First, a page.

Two New Yorkers spend six months 18 months!?! in Bangalore and other places in India.

Wednesday, November 29, 2006

Christmas Is Coming

Commercial Christmas
Originally uploaded by GreyArea.
It's beginning to look a lot like Christmas -- well, not really. It's in the mid-70s every day (24 degrees C). And without the "trigger" of Thanksgiving and the Black Friday that comes after, when does India decide to put out Christmas stuff? From what I've heard, it's somewhere in early December, logically enough, so whatever merchandise will appear is still unknown.

Our next-door neighbor, a very old Scottish lady who is rumored to have starred in some silent (!) Bollywood movies, put a wreath on her door a few days ago, so that's one sign. And today, on the rickshaw to the gym, I saw a couple girls selling (and wearing) Santa hats. They were in the middle of MG Road (a main shopping drag), going from one stopped car and rickshaw to another.

Thursday, November 23, 2006

Turkey Day in India

Happy Happy Thanksgiving to Americans, one and all.

For our Thanksgiving, we headed out to The Only Place, for its annual Thanksgiving dinner.

Unfortunately, we hadn't made reservations, and they were full up. I wish they could have fit us in, since it was early, the place was still basically empty, and I had been looking forward to a little schmoozing. But they wouldn't seat us, so we had to made do with takeout. As it was, this was for the best, since Don was feeling a little under the weather, and turkey always tastes better when you're home, right?

The turkey was really good -- not up to that of our relatives, of course, but definitely impressive and much appreciated this far from home. (Please excuse the lack of a gravy boat in the following picture.)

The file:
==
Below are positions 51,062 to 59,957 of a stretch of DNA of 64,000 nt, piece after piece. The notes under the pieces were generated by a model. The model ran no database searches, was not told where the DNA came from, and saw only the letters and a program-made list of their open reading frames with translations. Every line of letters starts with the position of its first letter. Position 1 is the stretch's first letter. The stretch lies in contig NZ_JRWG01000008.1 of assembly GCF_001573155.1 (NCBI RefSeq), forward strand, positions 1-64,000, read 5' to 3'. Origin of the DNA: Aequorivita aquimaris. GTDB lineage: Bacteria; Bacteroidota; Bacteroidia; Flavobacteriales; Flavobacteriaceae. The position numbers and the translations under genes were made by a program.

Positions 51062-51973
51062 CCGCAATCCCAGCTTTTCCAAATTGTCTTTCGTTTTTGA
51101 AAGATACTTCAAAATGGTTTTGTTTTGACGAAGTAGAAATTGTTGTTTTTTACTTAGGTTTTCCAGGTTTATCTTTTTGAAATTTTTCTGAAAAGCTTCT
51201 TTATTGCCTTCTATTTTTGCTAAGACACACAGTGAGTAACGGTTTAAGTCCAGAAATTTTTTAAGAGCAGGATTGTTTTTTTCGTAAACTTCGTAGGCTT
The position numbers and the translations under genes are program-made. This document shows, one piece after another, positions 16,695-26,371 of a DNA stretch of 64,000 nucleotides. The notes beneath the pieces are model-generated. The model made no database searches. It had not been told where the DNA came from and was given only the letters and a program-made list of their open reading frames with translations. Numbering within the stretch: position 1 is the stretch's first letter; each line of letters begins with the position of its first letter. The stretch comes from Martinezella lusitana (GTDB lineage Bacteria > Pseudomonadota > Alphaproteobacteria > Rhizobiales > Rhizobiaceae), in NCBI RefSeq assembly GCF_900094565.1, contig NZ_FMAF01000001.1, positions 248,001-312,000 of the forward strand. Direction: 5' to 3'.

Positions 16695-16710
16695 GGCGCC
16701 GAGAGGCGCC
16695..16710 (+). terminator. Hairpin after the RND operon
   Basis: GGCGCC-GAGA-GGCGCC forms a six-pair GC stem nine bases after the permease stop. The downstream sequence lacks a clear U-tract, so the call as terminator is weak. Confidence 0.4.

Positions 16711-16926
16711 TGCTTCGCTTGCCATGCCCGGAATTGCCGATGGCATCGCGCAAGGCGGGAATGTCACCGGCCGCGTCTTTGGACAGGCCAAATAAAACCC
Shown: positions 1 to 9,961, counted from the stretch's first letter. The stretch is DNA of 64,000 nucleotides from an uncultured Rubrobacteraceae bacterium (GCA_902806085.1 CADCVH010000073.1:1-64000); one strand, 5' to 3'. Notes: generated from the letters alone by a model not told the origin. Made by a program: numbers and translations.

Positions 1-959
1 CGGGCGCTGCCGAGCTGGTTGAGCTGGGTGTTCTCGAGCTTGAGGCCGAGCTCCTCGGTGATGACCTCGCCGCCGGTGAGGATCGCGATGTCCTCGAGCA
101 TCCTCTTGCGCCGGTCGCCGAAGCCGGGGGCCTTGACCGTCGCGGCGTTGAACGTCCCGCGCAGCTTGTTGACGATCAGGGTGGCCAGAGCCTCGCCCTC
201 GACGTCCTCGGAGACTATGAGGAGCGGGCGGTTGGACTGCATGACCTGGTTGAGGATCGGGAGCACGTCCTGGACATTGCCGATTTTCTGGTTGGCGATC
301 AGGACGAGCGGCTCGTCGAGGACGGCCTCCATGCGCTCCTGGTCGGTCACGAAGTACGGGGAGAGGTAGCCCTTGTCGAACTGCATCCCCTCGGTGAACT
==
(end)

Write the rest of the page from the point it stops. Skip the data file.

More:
Tuesday, November 21, 2006

On the Treadmill

When we first went to India, I thought that somehow I'd magically lose weight. Maybe I thought I'd get sick for a while (nice, huh?). Maybe I thought that because most Indians, at least the younger ones, are skinny, this would somehow rub off on me. But it definitely didn't happen. So for about 6 weeks before we left Bangalore and again now that I've been back, I've been going to the gym.

I suppose like most Westerners, I first toyed with doing yoga or something here. But then I had to be honest: I'd rather have some abs and a lot less weight rather than still more serenity and inner beauty (I have too much already!). So off I go to the gym each day, sweating and lifting and running and drinking endless glasses of water, all the while listening to horrible dance music.

The below video has made the rounds, but I just have to post it since it so completely shows just what my gym routine is NOT like:

Monday, November 20, 2006

Mobile Paperwork

Because of their possible use by terrorists and other unsavory elements, cell phones take a bit of paperwork to get. The government wants each phone traceable to an actual person, basically.

For this second India stay, I had to buy a new one, because I had lost mine just before we left Bangalore in July. Don still had his, but the number had expired from lack of use. So after buying a new one I also bought two new Airtel SIM cards. And that's when the fun began, because I had to provide the following:

  • 2 passport-size photos
  • passport and visa, for photocopying [my store was excellent, in that were able to do the photocopying themselves]
  • driver's license
  • signatures on just about everything, including on the highly restrictive terms of service, both of the photos, and on the photocopies
  • proof of address

It was that last bit that turned out to be a mess. I had an old letter from a foreign company that I thought would work, but I guess it wasn't good enough. Even less impressive was the delivery tag from the Netflix-for-India company 70mm. As a result, Airtel turned off our cell phones yesterday.

So today, Don and I went back to the Church Street store where I bought my phone, and he got to take a crack at filling out all the paperwork himself.